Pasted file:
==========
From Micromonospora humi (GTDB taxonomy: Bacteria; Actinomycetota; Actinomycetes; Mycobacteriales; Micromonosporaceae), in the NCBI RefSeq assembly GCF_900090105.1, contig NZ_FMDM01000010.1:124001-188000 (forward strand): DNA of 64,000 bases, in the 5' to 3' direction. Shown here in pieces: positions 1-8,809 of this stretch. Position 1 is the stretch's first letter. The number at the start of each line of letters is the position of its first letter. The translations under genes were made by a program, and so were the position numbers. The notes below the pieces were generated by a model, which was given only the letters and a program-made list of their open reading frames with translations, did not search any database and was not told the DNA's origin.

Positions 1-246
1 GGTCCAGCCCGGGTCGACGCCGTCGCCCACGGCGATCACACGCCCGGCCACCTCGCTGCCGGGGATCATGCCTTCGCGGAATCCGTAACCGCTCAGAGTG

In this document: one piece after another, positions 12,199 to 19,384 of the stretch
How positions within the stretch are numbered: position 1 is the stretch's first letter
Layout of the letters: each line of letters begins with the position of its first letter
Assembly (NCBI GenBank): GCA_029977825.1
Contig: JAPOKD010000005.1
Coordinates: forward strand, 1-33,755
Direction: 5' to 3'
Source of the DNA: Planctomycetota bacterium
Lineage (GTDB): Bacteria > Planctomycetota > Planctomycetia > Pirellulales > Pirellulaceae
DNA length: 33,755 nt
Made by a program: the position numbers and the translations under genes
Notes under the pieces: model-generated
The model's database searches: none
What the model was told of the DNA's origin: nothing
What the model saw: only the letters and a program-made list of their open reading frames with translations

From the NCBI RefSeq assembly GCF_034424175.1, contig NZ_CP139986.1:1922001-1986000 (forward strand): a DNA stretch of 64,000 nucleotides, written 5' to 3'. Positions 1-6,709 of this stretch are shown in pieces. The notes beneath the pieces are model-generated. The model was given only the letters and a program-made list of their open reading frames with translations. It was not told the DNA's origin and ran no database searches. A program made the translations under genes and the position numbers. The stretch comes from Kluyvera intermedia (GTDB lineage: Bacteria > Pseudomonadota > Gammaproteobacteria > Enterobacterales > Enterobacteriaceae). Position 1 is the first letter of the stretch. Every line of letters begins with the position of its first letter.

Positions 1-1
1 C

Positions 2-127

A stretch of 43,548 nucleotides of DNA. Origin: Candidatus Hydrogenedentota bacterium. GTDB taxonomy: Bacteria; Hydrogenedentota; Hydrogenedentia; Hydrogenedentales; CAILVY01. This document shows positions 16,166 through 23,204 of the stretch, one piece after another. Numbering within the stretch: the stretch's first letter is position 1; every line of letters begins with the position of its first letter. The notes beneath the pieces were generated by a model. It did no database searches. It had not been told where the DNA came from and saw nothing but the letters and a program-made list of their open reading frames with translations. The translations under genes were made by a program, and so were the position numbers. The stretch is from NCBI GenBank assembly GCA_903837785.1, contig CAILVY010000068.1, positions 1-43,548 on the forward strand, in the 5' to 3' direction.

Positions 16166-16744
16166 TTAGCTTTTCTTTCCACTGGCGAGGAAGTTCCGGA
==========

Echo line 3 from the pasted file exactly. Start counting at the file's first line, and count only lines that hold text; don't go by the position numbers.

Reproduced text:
1 GGTCCAGCCCGGGTCGACGCCGTCGCCCACGGCGATCACACGCCCGGCCACCTCGCTGCCGGGGATCATGCCTTCGCGGAATCCGTAACCGCTCAGAGTG